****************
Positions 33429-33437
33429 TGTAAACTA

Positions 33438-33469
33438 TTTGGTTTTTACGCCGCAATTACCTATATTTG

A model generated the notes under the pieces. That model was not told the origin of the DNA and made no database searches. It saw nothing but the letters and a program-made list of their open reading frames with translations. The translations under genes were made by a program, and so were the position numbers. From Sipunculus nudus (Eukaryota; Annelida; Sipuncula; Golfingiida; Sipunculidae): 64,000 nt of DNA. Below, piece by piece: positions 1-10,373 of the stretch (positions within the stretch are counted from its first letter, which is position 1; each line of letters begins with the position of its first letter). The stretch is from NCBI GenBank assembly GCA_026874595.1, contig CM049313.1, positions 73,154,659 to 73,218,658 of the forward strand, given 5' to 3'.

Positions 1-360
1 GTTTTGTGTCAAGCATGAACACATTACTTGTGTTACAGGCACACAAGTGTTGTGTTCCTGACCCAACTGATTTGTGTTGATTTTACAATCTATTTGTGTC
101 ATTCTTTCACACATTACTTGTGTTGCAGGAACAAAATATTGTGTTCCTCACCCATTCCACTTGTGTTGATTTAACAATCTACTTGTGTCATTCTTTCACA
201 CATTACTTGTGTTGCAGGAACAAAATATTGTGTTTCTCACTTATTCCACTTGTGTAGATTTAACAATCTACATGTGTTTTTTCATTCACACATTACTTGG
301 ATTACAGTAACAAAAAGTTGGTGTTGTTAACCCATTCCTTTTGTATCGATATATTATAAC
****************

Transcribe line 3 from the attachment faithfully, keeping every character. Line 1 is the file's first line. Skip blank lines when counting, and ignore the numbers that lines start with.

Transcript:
Positions 33438-33469